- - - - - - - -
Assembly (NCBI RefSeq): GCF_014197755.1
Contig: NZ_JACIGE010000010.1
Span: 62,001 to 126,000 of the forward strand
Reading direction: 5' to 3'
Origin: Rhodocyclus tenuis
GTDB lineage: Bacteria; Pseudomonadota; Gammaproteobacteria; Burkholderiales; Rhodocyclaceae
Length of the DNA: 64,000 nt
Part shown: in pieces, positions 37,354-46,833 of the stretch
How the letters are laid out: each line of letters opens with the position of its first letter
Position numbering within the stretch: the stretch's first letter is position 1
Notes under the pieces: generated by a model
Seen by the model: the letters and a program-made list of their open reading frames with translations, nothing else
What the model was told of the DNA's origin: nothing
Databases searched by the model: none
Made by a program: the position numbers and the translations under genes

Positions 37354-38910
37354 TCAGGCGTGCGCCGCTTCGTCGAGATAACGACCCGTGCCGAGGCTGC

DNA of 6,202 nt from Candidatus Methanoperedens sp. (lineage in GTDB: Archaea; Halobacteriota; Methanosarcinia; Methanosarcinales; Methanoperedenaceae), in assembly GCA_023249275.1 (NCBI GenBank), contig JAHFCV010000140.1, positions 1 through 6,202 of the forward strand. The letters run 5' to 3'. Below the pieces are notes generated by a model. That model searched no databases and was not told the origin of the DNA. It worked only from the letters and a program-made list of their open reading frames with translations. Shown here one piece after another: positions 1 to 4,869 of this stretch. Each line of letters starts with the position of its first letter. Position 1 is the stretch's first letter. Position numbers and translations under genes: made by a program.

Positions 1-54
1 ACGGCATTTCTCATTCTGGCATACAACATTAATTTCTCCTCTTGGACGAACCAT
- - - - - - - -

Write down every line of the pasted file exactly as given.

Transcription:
Assembly (NCBI RefSeq): GCF_014197755.1
Contig: NZ_JACIGE010000010.1
Span: 62,001 to 126,000 of the forward strand
Reading direction: 5' to 3'
Origin: Rhodocyclus tenuis
GTDB lineage: Bacteria; Pseudomonadota; Gammaproteobacteria; Burkholderiales; Rhodocyclaceae
Length of the DNA: 64,000 nt
Part shown: in pieces, positions 37,354-46,833 of the stretch
How the letters are laid out: each line of letters opens with the position of its first letter
Position numbering within the stretch: the stretch's first letter is position 1
Notes under the pieces: generated by a model
Seen by the model: the letters and a program-made list of their open reading frames with translations, nothing else
What the model was told of the DNA's origin: nothing
Databases searched by the model: none
Made by a program: the position numbers and the translations under genes

Positions 37354-38910
37354 TCAGGCGTGCGCCGCTTCGTCGAGATAACGACCCGTGCCGAGGCTGC

DNA of 6,202 nt from Candidatus Methanoperedens sp. (lineage in GTDB: Archaea; Halobacteriota; Methanosarcinia; Methanosarcinales; Methanoperedenaceae), in assembly GCA_023249275.1 (NCBI GenBank), contig JAHFCV010000140.1, positions 1 through 6,202 of the forward strand. The letters run 5' to 3'. Below the pieces are notes generated by a model. That model searched no databases and was not told the origin of the DNA. It worked only from the letters and a program-made list of their open reading frames with translations. Shown here one piece after another: positions 1 to 4,869 of this stretch. Each line of letters starts with the position of its first letter. Position 1 is the stretch's first letter. Position numbers and translations under genes: made by a program.

Positions 1-54
1 ACGGCATTTCTCATTCTGGCATACAACATTAATTTCTCCTCTTGGACGAACCAT